Berlin warned against joining anti-China alliance at its own expense
Published: Aug 21, 2022 10:46 PM
China-German Photo: VCG

China-German Photo: VCG

Some major German media outlets have voiced concern over the German Air Force participating in Exercise Pitch Black for the first time. They warned that Berlin is joining an anti-China alliance in the Indo-Pacific, which in the long term will affect its trade relations with Beijing.

Chinese experts consider such rational voices as a reflection of the mainstream attitude toward China that representatives from business and political sectors shared in Germany. 

However, while Germany's Chancellor Olaf Scholz cautiously strikes a balance between major powers, the increasing military presence of Germany in the Indo-Pacific showed the divergences inside the German government, sending out a "chaotic signal" on its China policy, some experts said. They also believe that such ambiguity reflects Berlin's struggles in coming up with a balanced adjustment in its relations with Beijing as the German government has to take more factors into account, including the Ukraine crisis, China's relations with Russia and tensions in the Taiwan Straits. 

Exercise Pitch Black, a military drill involving the US, Australia and 15 other countries, reportedly started on Friday with the US' purpose being to pull more countries into an anti-China united frontline and show the "unity" of the West to pressure China over the Taiwan question.

With its first large presence, the German Air Force (Luftwaffe) wants to demonstrate its strength against China in the Indo-Pacific, German national daily newspaper Die Welt said in an article recently, saying that this is honorable but Germany is not  America, and a "thumbling should not think himself as a giant." 

Another German media outlet, the Frankfurter Allgemeine Zeitung, said in a recent article that the Luftwaffe's excursion to the Indo-Pacific signals Germany's readiness for military engagement in probably the most important region of the world, geopolitically, but the newspaper also warned that "Germany is too weak militarily." 

Germany is sending 13 military aircraft to join the exercises in Australia, with six Eurofighters, three A330 tankers and four A400M transporters taking off from Germany. German air force chief Ingo Gerhartz was quoted as saying in media reports that the jets will "barely touch" the South China Sea and will not pass through the Taiwan Straits.

It is not necessary for Germany to hype the South China Sea or the Taiwan question if it is just a routine military exercise, Cui Hongjian, director of the Department of European Studies at the China Institute of International Studies, told the Global Times on Sunday.

"We appear to take any military actions related to the US surrounding China now as moves targeting us. If Germany and China don't communicate well on the matter, it will increase risks of miscalculation," Cui warned. 

Some Chinese experts believe that Germany's policy toward China, especially under the Scholz administration, has continued the tradition of the Merkel era, and has been adjusting and redefining the policy at the same time with differences in rhetoric adopted by the German chancellery, foreign ministry and the Bundeswehr, a catch-all term in German, incorporating the army, navy and air force.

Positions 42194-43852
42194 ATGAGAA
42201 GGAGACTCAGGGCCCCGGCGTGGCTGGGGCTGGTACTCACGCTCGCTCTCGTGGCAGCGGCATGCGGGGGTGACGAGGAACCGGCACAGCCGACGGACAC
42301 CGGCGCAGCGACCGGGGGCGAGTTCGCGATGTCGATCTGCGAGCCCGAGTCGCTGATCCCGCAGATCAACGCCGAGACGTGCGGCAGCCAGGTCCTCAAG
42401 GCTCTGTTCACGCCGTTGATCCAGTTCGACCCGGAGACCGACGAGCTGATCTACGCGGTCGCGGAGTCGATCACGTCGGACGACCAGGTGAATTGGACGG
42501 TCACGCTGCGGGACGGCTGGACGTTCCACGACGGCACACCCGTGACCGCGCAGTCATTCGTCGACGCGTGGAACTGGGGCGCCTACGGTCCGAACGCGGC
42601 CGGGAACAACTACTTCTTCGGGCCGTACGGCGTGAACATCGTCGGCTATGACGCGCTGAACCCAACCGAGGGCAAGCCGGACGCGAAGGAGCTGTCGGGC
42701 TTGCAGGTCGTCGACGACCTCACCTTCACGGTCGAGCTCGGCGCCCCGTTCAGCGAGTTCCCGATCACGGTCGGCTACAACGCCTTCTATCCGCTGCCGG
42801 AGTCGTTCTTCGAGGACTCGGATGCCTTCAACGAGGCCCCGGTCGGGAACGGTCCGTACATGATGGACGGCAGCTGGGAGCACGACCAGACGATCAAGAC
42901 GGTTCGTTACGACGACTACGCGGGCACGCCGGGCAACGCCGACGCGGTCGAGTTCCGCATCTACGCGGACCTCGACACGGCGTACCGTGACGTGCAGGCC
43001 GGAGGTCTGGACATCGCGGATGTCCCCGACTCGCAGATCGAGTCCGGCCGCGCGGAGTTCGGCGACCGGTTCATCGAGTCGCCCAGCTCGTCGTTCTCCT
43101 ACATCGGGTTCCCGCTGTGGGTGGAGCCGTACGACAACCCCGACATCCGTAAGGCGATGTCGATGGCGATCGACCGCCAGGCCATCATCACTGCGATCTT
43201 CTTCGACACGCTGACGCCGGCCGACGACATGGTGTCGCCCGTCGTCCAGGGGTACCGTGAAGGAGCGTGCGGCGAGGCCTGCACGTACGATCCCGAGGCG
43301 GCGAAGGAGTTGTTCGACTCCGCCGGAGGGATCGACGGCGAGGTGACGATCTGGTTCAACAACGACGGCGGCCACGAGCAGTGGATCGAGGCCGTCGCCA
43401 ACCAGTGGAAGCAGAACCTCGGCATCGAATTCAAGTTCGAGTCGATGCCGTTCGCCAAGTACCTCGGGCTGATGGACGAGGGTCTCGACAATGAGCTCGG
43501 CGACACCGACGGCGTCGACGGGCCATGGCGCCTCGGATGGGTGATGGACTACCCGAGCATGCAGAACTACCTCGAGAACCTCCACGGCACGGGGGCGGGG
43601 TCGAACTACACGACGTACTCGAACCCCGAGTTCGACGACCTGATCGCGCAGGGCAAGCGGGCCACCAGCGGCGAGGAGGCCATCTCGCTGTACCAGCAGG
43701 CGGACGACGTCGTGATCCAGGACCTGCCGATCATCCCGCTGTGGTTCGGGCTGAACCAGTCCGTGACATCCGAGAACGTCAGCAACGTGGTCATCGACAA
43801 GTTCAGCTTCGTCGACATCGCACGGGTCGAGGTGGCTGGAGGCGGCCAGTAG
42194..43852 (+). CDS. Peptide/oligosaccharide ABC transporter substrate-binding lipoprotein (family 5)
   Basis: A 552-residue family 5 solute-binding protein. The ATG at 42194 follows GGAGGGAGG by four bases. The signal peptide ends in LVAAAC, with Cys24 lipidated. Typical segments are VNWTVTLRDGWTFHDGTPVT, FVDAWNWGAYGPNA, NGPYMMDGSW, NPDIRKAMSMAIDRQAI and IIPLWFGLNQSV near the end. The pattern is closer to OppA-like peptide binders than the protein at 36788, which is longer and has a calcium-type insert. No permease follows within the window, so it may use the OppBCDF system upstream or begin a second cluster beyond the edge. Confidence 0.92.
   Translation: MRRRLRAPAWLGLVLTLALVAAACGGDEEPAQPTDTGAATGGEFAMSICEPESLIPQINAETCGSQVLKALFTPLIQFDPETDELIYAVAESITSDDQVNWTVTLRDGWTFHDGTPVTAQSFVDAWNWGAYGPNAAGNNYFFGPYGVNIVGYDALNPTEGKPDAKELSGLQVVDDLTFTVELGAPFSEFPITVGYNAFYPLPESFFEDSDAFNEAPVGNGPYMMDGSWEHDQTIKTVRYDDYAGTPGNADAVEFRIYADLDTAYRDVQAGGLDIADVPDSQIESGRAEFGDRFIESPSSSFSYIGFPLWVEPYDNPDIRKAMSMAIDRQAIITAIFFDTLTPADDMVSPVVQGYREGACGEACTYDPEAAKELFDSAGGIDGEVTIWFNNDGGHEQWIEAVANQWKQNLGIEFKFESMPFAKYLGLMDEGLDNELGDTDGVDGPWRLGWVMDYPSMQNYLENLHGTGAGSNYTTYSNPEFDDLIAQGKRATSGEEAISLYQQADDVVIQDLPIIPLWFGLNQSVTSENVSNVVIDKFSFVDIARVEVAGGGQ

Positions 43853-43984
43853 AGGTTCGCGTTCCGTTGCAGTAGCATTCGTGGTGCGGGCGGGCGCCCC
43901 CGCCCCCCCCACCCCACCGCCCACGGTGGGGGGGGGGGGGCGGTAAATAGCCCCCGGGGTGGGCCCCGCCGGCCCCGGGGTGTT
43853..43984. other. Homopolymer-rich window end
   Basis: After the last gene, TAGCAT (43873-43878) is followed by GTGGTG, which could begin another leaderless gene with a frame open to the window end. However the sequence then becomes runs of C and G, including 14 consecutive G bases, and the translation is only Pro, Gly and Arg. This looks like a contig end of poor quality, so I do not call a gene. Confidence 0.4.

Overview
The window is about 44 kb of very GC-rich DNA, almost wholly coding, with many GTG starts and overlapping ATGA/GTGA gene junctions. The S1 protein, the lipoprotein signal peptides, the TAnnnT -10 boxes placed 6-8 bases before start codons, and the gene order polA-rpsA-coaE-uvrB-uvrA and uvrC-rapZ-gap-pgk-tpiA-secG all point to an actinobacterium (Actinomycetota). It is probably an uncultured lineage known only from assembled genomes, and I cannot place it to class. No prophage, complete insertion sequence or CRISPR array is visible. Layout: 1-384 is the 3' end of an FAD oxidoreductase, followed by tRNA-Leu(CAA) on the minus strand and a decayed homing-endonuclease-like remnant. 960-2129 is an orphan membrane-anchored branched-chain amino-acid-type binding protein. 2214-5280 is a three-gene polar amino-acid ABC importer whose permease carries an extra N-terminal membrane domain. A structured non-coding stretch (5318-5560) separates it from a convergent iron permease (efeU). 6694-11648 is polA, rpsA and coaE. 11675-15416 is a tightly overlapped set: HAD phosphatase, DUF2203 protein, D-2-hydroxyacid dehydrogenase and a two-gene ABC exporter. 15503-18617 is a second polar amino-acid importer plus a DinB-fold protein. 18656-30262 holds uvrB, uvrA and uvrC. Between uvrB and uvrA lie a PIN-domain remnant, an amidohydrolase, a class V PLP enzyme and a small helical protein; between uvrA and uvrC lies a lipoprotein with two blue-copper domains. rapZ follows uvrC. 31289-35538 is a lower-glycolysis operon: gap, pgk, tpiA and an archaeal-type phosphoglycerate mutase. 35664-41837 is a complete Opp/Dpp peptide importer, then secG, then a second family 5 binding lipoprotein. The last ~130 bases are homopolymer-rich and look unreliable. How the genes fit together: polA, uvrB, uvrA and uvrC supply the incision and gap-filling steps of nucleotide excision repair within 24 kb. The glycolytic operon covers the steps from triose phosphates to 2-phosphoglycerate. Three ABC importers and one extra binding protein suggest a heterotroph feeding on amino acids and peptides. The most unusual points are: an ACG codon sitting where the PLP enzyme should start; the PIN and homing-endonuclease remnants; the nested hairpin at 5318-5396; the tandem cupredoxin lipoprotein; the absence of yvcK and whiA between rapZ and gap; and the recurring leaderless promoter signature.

"Even if Germany leans toward the US on some China-related matters, I believe it would be just symbolic," Jiang Feng, a research fellow at Shanghai International Studies University, told the Global Times on Sunday. 

As now the US takes the rise of China as the biggest "threat," voices in Europe are echoing the claims. For example, German foreign minister Annalena Baerbock also cited China as a "threat," Jiang said. But Germany understands clearly that it is crucially important to maintain China as a strategic partner for Germany's strategic and economic interests, so Berlin's China policy will be fundamentally different from that of Washington, Jiang noted.

The German economy became more dependent on China in the first half of 2022, with direct investment and its trade deficit reaching new heights, despite political pressure on Berlin to pivot away from Beijing, Reuters reported on Friday, citing a study from the German Economic Institute. 

Still, the German air force tried to play down the connection between the military exercise with US strategy of containing China in the region, as Gerhartz was quoted as saying in the media reports that "I don't think we are sending any threatening message toward China by flying to an exercise in Australia." 

"From the later stage of the Merkel administration, there have been contradictions between the German military and the government, forming a chaotic signal. If Germany intentionally emphasizes its presence from now on in the Indo-Pacific region, it may lead the country to an unbalanced status," Cui said. 

The German Navy frigate Bayern crossed the South China Sea in December 2021 with the hype of Western media outlets, emphasizing that this was the first time a German warship has entered the South China Sea in the past 20 years.

"Against the backdrop of the Ukraine crisis, when Germany adjusts its policy toward China, it has to consider more factors such as China-Russia relations, EU-Russia relations and China's relations with its neighboring countries. Previously, it only took China-US relations into account," Cui said. 

Germany is reviewing its strategy on China and will make the new posture public sometime in 2023, according to earlier media reports. Some experts also believe that compared to its relations with China previously established on trade and economic ties, future Germany-China relations will underscore some security concerns, seeking a new balance in a changing geopolitical landscape.